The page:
Rafee Kamaal is a woke brother who has been deeply committed to his craft. After 25-plus years as an independent multimedia and multi-platform producer, Kamaal’s wide-ranging and fascinating career spans digital video production, post-production, creative writing, directing, multicultural content marketing strategies and distribution, brand and business management, social media and e-commerce.
The 71-year-old co-chair of the Black Documentary Collective has produced musical variety, talk shows, films, dance productions, beauty pageants, news programs, and documentaries. He has also worked with the likes of Ashford and Simpson, Gregory Hines, Richard Pryor, Natalie Cole, Redd Foxx, Maya Angelou, Queen Latifah and countless more. A career high for Kamaal was when he co-produced On the Shoulders of Giants, an award-winning documentary about his childhood friend basketball legend Kareem Abdul Jabbar. Kamaal and Jabbar grew up in Dyckman, an area at the northern tip of Manhattan.
He recently launched the production company RAKA InterMedia, Inc. At the end of the year, the organization will launch the Jazzy Cultural Arts network. It is currently creating a multi-platform, live/VOD, multicultural performing arts, fine arts, and philanthropic lifestyle video network and e-commerce service. Kamaal, who refuses to put the brakes on his non-stop schedule also has in the works, a mixed reality game and an action-adventure feature film, Ren Daro, that will take place in urban America and in ancient China.
A few years ago, Kamaal suffered a health scare and this episode prompted him to direct a DVD entitled How to Stay Healthy, Live Longer, and Cut Your Medical Cost, in order to help others live a fit life. Kamaal produced other DVD’s as well that center around being successful in business and in finance.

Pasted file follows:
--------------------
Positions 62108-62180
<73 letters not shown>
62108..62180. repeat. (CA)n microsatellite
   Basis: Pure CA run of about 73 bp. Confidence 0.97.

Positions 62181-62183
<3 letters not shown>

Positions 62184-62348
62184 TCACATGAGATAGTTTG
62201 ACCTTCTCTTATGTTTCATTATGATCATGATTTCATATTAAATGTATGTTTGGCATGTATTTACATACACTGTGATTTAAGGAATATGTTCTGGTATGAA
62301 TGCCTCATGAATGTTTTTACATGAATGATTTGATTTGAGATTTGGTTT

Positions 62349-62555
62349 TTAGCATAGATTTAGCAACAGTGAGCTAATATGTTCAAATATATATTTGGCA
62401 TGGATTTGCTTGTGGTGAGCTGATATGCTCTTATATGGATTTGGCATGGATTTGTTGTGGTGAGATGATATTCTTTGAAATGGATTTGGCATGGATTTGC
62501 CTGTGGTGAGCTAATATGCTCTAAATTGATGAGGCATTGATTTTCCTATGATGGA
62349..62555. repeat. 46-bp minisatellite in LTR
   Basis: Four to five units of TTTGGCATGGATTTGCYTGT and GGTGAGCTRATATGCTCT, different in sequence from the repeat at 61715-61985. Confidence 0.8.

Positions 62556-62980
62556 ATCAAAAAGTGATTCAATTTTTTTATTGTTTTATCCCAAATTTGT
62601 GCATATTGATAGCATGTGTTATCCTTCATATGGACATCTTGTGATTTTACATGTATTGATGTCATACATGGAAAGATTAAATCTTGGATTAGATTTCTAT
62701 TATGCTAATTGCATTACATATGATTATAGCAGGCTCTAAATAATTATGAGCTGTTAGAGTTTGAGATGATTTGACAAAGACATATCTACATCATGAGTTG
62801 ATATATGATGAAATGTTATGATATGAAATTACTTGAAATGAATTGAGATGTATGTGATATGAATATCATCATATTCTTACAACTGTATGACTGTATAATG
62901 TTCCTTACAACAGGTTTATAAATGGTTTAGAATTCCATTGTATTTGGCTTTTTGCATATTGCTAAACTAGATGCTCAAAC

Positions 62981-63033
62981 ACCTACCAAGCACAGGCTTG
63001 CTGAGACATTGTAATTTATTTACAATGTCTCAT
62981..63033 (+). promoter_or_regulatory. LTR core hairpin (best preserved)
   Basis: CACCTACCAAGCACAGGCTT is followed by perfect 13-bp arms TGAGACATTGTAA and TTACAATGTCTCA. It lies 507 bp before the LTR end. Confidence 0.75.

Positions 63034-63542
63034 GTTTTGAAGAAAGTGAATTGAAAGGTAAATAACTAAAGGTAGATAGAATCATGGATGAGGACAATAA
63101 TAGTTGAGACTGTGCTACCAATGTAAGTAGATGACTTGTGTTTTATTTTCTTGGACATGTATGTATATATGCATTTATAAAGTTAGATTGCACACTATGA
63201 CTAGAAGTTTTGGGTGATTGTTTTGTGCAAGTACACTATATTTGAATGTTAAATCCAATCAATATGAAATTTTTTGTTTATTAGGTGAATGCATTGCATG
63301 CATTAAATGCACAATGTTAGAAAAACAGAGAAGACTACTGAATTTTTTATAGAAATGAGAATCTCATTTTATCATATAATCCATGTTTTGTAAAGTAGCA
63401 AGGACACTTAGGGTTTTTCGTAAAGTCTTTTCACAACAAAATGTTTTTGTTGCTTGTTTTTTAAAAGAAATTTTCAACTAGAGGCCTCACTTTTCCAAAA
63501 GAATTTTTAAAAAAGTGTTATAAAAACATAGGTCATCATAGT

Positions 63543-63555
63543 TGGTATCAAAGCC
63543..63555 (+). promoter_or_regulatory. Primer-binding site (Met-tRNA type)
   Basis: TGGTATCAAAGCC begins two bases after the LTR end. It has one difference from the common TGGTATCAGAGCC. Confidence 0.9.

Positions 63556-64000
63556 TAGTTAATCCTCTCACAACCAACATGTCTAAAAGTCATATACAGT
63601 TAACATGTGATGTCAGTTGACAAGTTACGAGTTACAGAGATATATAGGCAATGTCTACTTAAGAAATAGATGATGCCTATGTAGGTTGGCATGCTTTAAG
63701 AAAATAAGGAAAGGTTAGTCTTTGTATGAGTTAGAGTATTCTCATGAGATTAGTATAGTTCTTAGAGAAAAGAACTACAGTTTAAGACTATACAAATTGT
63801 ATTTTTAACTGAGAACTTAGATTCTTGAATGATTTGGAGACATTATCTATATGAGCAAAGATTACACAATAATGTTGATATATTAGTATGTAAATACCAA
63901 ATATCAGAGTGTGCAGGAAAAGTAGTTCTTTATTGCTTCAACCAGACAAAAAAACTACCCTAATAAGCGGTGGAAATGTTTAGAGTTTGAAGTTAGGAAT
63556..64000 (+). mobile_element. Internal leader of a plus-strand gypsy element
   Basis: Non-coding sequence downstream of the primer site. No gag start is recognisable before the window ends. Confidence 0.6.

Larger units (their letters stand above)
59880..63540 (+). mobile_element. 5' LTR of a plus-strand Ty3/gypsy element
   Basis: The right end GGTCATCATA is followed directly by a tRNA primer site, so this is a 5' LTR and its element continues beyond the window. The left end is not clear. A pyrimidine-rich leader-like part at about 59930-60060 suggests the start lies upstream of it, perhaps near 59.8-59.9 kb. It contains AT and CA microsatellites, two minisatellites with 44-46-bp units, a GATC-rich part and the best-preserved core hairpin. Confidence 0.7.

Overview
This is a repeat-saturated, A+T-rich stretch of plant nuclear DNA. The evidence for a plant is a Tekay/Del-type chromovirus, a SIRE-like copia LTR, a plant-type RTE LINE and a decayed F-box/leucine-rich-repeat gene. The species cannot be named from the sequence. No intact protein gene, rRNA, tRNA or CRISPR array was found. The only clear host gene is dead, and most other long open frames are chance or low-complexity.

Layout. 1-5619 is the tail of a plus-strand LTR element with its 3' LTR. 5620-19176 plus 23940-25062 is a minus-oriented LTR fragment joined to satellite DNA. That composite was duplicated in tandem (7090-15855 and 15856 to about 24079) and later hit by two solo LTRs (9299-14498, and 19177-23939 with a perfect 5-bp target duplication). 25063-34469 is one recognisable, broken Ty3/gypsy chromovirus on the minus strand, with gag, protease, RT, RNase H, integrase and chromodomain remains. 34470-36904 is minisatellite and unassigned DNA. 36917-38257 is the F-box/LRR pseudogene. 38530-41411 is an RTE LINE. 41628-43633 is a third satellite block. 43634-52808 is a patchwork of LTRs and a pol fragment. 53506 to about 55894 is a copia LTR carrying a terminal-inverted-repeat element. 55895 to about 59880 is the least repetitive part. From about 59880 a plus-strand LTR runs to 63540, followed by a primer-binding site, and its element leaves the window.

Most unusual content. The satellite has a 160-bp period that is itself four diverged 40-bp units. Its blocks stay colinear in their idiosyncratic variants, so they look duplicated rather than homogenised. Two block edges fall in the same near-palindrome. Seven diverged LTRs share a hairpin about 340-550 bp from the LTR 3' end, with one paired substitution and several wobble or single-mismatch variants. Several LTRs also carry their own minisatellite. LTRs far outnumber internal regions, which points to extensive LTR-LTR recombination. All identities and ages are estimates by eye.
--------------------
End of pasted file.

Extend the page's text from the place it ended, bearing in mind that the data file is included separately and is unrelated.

Today Kamaal, who feels totally blessed that he is now physically fit, never takes life for granted and cherishes every day as a gift. As a matter of fact, Kamaal actually touts the fact that he looks 50 and attributes this to his healthy lifestyle. Kamaal shared a slice of his very busy life with 50BOLD:
50BOLD: Did you see the Black Panther movie?
Kamaal: Yes, I did.
50BOLD: As someone who has worked in film, do you think the movie is creating a cultural revolution in our community in some way?
Kamaal: Two things. In the African world of opposites, for every negative, there is a positive. On the positive side, more of us appear to be embracing African culture. That’s a good sign. The film shows that we can produce a product that sells globally, which is another good point.
On the negative side, there are some political and economic messages that are problematic for me. Anytime there is a hero who is a CIA agent, coming out of Africa, that’s a problem for me knowing what I know historically, and how they meddled in the continent.
In addition, economically, a lot of money was spent making this film very popular and profitable for many people who are not us. I hope that we can now begin to use some of those resources to support not just fantasies, but real live presentations about ourselves both historically and contemporarily.
When I was in the movie theater, there were mostly young people in attendance. I hope they understand that even though the film is fantasy, it is also a reality. For instance, at the end of the movie, as the credits started to roll, many young people started to get up. One teacher, who was in the theater with her class said, “Please sit down because there’s more to come.” The young man next to me said, “What is it that’s about to come?” I said to the youth man, “Look at the screen. You see all those credits scrolling on the screen? You and your boys focus on the people in front of the camera but look at all those people behind the camera! All those credits you see are jobs you can do and make a lot of money doing so!” The young man responded, “Wow, I didn’t think about that!”